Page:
SCAS’s letter to CCAS clinicians, seen by Pulse, said shifts for the telephone line would be stopped from 23 May because ‘the level of Covid demand on CCAS can be absorbed by the NHS 111 teams at a local level’.

It said: ‘We are aware that many of you will have committed to this work and want to secure alternative opportunities as the number of shifts reduces. We also know that the NHS is keen to retain your skills and there may be other opportunities within the service.’

The letter added: ‘As soon as we have [NHS England’s] decision, we will be writing to you individually to inform you of available options, or to serve you formal notice of the closure of this service.’

Dr Martin Wilkinson, a GP who returned from retirement to work for the CCAS, told Pulse that there have been discussions ‘going on in the background’ about having GPs triaging patients for A&E becoming a ‘normal’ fixture within NHS 111.

He said CCAS clinicians have been told in webinars hosted by the service that they may have the option to continue doing triage work with 111 – in particular as part of the 111 First service – although this has only been discussed ‘in vague terms’.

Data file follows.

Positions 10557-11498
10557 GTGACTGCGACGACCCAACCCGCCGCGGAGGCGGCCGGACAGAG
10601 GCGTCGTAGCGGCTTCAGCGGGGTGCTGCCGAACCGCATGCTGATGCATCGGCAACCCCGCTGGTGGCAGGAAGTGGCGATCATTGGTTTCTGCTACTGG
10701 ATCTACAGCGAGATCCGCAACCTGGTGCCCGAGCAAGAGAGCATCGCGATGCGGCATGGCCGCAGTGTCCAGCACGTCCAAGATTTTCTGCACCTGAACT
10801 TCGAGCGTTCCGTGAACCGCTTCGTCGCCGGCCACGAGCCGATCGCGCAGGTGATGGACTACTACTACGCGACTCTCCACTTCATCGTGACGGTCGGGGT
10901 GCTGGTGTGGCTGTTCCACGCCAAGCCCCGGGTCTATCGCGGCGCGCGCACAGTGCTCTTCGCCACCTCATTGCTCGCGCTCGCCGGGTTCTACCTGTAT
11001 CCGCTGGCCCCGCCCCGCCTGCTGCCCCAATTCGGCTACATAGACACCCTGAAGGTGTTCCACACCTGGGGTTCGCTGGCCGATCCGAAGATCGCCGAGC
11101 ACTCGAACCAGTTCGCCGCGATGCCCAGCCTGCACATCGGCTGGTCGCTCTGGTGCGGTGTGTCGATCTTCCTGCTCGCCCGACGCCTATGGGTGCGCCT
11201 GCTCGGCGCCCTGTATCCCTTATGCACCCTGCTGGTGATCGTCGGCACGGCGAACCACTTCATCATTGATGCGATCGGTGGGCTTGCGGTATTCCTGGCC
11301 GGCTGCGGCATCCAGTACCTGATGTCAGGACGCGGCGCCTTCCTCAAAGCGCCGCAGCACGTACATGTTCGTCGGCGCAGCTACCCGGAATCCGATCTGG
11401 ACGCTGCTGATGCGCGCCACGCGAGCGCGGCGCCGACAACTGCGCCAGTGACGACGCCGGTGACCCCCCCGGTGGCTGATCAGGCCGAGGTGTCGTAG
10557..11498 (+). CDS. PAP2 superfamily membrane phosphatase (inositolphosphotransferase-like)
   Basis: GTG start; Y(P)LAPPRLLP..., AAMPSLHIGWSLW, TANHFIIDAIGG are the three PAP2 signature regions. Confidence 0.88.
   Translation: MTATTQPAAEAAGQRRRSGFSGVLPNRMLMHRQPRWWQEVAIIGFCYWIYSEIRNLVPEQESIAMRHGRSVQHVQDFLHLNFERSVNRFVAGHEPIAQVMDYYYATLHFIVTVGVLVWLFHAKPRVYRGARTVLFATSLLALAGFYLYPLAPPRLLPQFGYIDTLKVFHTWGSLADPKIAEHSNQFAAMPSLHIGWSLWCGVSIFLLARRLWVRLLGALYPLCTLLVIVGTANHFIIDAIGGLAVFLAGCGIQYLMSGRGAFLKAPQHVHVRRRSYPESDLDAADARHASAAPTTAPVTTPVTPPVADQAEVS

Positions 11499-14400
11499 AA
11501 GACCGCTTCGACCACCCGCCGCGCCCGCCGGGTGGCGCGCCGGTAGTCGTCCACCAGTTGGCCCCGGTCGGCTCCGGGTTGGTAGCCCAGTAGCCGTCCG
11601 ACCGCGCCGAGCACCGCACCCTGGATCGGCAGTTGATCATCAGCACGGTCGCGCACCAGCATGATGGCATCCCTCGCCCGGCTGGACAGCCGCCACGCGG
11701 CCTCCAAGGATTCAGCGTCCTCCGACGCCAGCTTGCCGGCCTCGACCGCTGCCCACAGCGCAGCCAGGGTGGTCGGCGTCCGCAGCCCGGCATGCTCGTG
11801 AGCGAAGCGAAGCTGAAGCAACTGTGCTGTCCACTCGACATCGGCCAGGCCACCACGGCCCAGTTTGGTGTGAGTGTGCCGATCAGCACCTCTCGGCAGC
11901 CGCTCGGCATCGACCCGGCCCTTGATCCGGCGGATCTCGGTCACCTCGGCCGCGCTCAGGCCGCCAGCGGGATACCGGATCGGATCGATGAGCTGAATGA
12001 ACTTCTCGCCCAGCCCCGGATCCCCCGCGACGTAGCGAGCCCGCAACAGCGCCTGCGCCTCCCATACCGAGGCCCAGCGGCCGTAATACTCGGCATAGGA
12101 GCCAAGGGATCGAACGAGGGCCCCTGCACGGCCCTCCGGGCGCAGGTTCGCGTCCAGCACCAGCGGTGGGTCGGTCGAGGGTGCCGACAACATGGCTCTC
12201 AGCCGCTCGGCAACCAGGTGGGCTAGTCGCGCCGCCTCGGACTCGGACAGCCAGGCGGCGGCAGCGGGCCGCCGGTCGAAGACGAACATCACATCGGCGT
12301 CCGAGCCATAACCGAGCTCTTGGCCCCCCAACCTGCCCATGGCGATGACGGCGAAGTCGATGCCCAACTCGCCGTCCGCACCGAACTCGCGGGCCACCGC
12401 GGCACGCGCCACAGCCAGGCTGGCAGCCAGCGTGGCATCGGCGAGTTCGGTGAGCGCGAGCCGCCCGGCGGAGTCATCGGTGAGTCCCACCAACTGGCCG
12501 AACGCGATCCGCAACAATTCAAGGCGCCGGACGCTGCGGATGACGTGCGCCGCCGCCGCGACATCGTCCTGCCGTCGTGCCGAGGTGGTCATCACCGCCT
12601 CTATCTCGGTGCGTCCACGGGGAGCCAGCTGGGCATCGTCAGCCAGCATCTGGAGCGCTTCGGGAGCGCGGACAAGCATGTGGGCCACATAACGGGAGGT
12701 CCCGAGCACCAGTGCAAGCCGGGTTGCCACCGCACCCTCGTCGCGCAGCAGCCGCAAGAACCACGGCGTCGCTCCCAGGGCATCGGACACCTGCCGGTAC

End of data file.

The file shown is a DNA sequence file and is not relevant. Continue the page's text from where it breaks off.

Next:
Dr Wilkinson told Pulse: ‘The options would be to go back to general practice for some people who are interested in doing that, but also there is talk about it [having] been such a success having GPs triaging patients for Covid, they’re thinking about making that part of the normal NHS 111 service – although I think it will be more on a localised basis than a national basis.’

He added: ‘The thinking is that the GPs may be used on the [111 First] side of the service, more for triaging people to relieve the hospital side of things – although obviously the GP practices themselves need a lot of help and support because they’re certainly overloaded at the moment.’